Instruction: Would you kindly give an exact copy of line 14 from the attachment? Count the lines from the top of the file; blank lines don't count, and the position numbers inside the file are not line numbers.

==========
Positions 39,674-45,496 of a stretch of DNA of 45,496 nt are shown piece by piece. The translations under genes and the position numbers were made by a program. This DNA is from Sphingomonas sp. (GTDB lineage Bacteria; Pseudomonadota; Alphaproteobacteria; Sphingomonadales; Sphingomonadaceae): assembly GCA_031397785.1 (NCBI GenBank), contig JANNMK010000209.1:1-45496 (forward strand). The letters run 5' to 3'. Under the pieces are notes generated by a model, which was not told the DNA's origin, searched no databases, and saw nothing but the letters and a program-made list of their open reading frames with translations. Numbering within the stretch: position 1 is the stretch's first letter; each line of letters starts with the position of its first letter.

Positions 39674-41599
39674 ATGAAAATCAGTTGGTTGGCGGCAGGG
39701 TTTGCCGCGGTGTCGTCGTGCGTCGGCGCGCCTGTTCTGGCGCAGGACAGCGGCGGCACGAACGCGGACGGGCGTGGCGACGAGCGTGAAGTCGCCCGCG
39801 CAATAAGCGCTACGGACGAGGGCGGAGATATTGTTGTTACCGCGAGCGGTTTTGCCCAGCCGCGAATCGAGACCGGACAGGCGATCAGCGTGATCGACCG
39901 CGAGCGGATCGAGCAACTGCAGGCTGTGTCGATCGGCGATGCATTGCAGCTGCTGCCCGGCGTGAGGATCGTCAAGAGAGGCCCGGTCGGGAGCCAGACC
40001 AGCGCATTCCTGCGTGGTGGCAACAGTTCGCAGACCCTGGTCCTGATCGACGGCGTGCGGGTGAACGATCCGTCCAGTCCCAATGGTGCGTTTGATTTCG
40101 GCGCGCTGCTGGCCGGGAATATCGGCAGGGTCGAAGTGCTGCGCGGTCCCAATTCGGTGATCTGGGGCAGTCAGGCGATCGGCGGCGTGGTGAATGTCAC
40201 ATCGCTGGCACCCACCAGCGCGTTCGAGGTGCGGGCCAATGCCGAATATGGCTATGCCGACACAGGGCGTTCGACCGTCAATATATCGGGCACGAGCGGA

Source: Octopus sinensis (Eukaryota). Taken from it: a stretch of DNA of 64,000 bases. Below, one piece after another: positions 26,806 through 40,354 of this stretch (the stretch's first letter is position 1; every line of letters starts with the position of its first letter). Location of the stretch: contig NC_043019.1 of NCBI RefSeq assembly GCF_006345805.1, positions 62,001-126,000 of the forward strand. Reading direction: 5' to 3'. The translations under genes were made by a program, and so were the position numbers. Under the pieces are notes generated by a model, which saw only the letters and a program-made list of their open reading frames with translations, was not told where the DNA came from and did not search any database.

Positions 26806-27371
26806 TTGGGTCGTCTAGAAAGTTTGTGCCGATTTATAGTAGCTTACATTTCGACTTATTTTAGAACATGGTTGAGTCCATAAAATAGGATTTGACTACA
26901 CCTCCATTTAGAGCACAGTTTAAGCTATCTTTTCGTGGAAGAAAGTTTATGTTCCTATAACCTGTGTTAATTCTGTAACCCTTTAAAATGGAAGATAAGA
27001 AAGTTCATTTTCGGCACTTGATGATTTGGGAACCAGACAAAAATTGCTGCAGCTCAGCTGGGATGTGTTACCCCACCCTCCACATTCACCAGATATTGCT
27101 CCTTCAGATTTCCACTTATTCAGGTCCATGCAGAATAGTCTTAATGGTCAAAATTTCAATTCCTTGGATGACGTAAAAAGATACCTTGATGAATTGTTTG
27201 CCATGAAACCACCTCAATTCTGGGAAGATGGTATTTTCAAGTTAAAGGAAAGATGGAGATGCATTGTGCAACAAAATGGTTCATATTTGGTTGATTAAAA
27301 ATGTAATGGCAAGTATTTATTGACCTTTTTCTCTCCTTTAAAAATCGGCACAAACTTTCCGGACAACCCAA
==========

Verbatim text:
27001 AAGTTCATTTTCGGCACTTGATGATTTGGGAACCAGACAAAAATTGCTGCAGCTCAGCTGGGATGTGTTACCCCACCCTCCACATTCACCAGATATTGCT